This data is then used to control spray output based on weed location and foliage volume. This technology has been used successfully for weed control in horticultural crops and small fruit orchards, such as blueberries and apples. It has shown savings in application volume, reduced off-target effects and has potential for being incorporated into citrus production systems.
Laser sensors function similarly to ultrasonic sensors, but instead of using sound, they measure the time it takes for pulses of light to return to the detector to determine distance and shape of targets. Most laser sensing used in agriculture is called light detection and ranging (LiDAR) sensing. It sends laser pulses in a wide field of view and collects many data points to produce a very detailed 3D scan used by the spray system to determine targeted VRA. Compared to the other sensor types, LiDAR most accurately measures crop characteristics. This technology is suitable for both high- and low-volume spraying.
ADVANTAGES AND LIMITATIONS
These powerful and innovative technologies have potential for improving agricultural practices in many ways. Using a smart spray system to apply herbicides at varying rates has significant economic and environmental benefits. By using only as much chemical as needed, it reduces spray drift, ground losses and off-target environmental impacts, especially to beneficial organisms and workers, thereby improving sustainability. The biggest savings come from applying significantly less product. Using less herbicide also means fewer trips to refill the spray tank, saving time and labor hours as well as reducing fuel and labor costs. Overall, this makes a much more efficient system, all while maintaining weed control comparable to traditional methods.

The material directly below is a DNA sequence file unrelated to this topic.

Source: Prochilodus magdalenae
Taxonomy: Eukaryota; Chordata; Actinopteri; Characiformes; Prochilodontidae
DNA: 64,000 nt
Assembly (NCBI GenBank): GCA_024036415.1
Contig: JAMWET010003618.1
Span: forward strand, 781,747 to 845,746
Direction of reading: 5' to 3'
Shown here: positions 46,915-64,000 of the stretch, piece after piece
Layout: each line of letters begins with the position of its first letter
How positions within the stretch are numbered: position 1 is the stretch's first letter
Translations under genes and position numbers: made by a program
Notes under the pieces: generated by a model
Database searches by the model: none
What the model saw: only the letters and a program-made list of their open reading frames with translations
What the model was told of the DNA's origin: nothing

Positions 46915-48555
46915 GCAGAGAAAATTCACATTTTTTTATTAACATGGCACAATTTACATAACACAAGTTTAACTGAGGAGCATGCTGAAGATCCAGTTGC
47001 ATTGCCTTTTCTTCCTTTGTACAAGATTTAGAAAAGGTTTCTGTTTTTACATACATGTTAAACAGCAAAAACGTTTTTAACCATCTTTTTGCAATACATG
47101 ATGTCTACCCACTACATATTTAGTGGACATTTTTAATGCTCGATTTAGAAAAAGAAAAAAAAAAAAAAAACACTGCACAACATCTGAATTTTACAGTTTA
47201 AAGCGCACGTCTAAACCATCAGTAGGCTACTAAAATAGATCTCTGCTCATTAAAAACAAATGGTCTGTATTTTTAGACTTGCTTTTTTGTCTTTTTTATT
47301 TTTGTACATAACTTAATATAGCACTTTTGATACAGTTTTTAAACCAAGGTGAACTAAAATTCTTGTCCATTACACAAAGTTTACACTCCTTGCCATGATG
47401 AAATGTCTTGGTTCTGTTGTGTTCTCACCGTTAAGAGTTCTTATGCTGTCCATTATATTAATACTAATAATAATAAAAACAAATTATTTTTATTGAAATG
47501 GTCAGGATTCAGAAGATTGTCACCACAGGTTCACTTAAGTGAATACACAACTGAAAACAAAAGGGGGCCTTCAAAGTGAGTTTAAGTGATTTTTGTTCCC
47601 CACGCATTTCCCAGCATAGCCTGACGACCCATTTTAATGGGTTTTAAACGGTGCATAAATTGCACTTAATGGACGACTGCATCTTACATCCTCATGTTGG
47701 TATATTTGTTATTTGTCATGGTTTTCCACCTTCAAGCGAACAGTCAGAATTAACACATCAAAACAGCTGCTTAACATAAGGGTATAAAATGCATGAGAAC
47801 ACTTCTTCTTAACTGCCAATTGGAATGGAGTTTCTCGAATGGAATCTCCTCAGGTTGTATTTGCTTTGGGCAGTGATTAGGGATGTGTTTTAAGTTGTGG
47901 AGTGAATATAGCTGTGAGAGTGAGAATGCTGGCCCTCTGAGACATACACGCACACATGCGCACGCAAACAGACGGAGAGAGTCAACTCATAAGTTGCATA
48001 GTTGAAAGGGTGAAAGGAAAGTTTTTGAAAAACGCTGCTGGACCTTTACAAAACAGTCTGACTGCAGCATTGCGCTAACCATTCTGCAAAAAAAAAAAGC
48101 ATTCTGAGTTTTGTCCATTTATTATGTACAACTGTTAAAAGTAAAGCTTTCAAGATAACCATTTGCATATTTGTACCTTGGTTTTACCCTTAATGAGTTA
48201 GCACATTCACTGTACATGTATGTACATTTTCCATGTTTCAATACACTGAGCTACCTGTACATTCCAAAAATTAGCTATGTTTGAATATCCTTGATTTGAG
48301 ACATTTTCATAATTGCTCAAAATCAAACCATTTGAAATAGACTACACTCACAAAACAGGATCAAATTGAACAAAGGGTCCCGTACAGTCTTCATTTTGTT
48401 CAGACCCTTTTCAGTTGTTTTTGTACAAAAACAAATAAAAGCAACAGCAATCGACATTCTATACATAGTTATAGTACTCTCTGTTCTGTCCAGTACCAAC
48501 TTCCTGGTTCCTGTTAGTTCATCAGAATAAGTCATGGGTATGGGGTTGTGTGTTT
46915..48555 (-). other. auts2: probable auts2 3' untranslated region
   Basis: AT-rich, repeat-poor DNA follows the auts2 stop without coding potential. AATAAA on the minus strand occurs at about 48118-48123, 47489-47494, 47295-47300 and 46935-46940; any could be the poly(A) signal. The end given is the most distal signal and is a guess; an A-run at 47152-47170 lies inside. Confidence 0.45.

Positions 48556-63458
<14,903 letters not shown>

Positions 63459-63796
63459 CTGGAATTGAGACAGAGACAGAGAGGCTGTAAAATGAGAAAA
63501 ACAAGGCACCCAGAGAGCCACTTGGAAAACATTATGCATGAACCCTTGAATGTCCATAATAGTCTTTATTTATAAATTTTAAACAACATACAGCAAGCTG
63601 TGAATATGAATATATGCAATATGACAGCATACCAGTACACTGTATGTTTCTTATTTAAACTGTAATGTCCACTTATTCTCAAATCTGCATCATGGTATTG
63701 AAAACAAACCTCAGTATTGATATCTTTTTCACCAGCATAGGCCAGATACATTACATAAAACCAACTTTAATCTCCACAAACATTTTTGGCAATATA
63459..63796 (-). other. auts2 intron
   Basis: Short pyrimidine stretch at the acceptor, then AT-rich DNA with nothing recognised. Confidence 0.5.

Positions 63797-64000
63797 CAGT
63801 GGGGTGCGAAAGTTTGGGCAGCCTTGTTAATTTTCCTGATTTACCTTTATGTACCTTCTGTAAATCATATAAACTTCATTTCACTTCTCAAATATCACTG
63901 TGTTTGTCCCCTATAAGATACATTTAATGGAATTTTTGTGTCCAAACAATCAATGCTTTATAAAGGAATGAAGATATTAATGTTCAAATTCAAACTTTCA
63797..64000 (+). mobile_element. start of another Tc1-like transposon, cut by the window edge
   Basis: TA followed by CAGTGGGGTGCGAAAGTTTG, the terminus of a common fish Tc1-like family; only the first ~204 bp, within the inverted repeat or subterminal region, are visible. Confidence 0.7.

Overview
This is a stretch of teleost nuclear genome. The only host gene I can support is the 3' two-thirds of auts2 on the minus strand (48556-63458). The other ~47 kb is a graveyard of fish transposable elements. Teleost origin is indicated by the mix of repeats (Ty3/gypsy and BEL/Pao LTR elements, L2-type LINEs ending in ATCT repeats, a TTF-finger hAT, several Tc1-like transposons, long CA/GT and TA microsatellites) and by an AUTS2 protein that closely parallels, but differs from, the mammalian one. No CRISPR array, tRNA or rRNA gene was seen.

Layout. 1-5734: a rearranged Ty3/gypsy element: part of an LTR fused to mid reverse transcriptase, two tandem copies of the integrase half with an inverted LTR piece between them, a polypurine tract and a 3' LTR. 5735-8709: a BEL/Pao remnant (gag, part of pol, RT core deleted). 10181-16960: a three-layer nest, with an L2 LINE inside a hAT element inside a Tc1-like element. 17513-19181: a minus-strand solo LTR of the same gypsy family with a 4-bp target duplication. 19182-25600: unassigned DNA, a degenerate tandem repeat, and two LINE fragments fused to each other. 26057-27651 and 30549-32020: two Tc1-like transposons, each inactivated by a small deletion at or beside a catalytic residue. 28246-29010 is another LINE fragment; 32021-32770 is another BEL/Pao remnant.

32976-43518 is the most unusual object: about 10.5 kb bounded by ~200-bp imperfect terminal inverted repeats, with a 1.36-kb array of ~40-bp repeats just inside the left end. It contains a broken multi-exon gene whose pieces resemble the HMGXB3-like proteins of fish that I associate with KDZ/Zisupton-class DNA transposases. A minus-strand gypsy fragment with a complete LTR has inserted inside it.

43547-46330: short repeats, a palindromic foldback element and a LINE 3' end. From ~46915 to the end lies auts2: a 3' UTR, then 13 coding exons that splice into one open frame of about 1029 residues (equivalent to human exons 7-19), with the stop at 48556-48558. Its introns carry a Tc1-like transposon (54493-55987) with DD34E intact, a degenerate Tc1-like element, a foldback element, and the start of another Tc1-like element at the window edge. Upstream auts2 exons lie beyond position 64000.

Nevertheless, these systems have limitations. Sensor-based herbicide spray technology in a production system like citrus is challenging because of limited detection range and effects of environmental conditions. Depending on the type of sensor used, the accuracy and precision can be affected by factors such as ambient light, background noise, weather conditions (such as changing temperature, presence of dust or fog), vehicle shadows, or by the tractor on which it is mounted experiencing changes in speed or rough driving conditions. Much of testing and development is under ideal conditions, so there will be continued optimization for uncontrolled environmental variables and overcoming other technical difficulties and limitations of sensors and software.
Ramdas Kanissery is an assistant professor, Yiannis Ampatzidis is an associate professor, Mahesh Bashyal is a post-doctoral researcher, and Shea Teems is a lab manager — all at the University of Florida Institute of Food and Agricultural Sciences Southwest Florida Research and Education Center in Immokalee.